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Q: What is a Web Designer anymore? It was easier to make Web sites all by yourself, even 5 years ago, but now there is just too much technology for one person to handle. If I want to make a Web site for a very small business, don't have I to be web "developer" now?
The short answer is that everybody is a Web designer now.
The slightly longer answer is that Web designers are practitioners of a highly specialized discipline that requires years of study to truly master.
The long answer is that a good Web designer is a good designer, and this can come “naturally” or from training, but is not medium-dependent. However, a professional Web designer has to understand the medium well enough to know its strengths and limitations. Any designer can pump out something that looks brilliant when displayed in a Web browser window, but is slow to load, static when loaded, and completely unusable.
This does not mean that to be a professional Web designer you also have to be a professional Web developer. You just need to understand what a developer does and how they are doing it.
By the late 1990s, though, the practice of Web design had split into many different disciplines, each with its own title and sphere of influence, including Information Architect, User Experience Designer (or just Experience Designer), User Interface Designer, Web Developer, and Front-end Developer, just to mention a few. In addition, many of the traditional design titles were being used for more senior team members including Visual Designer, Art Director, Design Manager and Creative Director.
The problem is that, unlike most other media, anyone can be a Web designer. Anyone can put content on the Web. Anyone can set up a blog. anyone can set up My Space pages. But not everyone can design.
Think about it this way: Can you paint your house? Of course you can. Anyone can run down to the local DIY store, pick up a few gallons of paint, some rollers, and a drop cloth and start slapping paint on a wall. so why are there professional house painters? If you’ve actually ever painted your house, you’ll know why. A professional will make sure that the colors coordinate, that all of the edges meet precisely, and that paint doesn’t get on the trim. The overall effect is generally much cleaner and more satisfying with a professional house painter and they generally work much faster. Now, that doesn’t mean that a talented amateur can’t paint their house every bit as well as a professional, but not everyone is a talented amateur.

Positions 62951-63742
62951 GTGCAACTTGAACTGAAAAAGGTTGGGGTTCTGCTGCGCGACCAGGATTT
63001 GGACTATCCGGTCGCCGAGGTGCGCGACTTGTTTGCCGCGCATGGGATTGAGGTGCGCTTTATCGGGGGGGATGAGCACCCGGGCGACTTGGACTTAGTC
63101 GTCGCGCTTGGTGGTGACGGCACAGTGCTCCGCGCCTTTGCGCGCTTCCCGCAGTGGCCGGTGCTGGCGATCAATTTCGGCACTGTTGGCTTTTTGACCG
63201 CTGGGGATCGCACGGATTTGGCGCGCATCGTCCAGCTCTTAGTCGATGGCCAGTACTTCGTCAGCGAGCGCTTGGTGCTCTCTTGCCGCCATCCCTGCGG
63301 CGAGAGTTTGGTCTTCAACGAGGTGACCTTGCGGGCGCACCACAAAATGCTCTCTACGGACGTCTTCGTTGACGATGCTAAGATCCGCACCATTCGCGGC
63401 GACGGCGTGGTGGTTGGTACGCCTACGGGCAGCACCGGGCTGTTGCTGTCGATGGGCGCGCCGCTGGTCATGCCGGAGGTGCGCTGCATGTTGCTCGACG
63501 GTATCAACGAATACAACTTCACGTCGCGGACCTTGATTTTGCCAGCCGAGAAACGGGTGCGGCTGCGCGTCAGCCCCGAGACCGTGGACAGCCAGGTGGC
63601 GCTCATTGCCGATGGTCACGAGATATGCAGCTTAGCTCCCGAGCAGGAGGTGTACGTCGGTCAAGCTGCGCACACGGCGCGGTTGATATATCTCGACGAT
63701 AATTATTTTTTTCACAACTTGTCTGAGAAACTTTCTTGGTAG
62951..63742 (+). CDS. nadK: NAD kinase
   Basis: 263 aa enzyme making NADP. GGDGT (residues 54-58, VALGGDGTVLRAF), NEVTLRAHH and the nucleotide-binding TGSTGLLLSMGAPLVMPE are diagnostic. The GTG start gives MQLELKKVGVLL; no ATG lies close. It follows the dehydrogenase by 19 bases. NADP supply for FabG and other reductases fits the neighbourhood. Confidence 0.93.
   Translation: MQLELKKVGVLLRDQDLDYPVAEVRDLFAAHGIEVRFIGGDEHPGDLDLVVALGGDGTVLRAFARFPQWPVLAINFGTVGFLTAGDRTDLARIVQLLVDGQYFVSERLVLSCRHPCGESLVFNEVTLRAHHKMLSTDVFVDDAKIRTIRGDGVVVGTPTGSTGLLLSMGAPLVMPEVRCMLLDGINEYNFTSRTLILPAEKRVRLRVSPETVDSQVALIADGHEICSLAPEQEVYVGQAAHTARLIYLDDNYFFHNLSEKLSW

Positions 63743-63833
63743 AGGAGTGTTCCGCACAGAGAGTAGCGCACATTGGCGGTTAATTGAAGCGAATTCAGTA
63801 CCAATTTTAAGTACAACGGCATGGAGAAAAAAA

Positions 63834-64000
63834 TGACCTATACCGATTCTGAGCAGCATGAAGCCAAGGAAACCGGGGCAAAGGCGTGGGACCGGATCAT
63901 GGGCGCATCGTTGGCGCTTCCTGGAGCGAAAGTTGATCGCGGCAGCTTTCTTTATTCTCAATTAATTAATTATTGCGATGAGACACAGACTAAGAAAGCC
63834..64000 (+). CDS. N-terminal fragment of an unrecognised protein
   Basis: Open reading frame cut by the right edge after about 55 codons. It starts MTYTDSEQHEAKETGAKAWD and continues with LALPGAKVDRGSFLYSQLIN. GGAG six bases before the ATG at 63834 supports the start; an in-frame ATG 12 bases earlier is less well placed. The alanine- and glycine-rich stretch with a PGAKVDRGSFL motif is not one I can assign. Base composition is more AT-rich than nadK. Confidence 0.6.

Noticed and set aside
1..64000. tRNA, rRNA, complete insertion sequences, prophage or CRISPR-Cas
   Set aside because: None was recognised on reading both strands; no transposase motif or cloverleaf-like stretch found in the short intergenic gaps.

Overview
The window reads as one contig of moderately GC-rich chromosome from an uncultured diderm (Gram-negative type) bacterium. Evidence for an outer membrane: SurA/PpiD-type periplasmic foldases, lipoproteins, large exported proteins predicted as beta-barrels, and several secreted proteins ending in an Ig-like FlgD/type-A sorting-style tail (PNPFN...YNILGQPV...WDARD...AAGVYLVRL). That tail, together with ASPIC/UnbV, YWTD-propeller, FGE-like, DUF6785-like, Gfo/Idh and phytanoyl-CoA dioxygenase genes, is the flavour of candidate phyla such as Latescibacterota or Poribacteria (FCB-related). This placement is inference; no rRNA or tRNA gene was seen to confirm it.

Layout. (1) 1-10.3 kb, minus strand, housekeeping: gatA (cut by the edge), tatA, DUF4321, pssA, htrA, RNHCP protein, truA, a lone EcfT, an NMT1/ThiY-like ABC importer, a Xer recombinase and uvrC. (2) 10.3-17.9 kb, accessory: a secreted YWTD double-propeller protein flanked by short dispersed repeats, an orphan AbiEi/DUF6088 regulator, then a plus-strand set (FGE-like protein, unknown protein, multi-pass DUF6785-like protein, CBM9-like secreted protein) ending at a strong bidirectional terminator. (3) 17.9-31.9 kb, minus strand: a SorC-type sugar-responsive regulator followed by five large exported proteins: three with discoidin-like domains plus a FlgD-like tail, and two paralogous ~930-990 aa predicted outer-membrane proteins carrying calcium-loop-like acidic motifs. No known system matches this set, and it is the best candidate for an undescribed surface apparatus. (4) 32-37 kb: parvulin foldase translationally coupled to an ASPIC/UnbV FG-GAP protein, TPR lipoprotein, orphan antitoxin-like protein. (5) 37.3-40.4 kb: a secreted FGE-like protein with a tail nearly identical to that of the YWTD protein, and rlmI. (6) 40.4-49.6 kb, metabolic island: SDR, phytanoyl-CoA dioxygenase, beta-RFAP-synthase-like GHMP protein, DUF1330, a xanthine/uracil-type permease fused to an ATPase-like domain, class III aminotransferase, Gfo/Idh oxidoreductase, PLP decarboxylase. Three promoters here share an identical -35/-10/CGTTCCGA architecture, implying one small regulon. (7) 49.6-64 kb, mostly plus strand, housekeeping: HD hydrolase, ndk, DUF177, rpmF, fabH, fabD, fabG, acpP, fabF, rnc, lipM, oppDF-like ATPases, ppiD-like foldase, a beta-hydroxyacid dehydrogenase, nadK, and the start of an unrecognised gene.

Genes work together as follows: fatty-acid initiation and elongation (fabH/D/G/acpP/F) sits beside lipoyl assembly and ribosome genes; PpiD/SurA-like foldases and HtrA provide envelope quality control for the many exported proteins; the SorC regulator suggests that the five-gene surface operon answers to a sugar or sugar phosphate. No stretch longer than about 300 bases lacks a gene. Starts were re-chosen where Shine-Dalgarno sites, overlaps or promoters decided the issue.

If you are a professional Web designer (or possibly even a talented amateur), you may feel like that in order to produce your own Web site, you also have to be a developer. While being both a developer and a designer is great and can allow you to do a lot of cool things, they are different skill sets and it is becoming increasingly difficult to be an expert (or even well versed) in both. However, that is not to say that a designer can’t put up a great Web site without a developer's input.
Here are a few suggestions for designers who want to create their own Web sites:
It's ironic that although the Web is getting to be a more complex place, with more opportunities for design beyond the simply visual, at the same time the tools that allow Web designers to create compelling interactive content are still growing.
Jason Cranford Teague has been a practicing "Web Designer" since 1994 and is the author of over 13 book on digital media. His most recent book, Speaking In Styles: The Fundamentals of CSS for Web Designers, is available now. His next book, Fluid Web Typography: A Guide, will be out later this year.
Follow Jason on Twitter: @jasonspeaking (http://twitter.com/jasonspeaking).Ask a question, win a book! Jason will be answering Web design questions each week, and each week the person whose question he chooses will win a copy of his new book Speaking In Styles.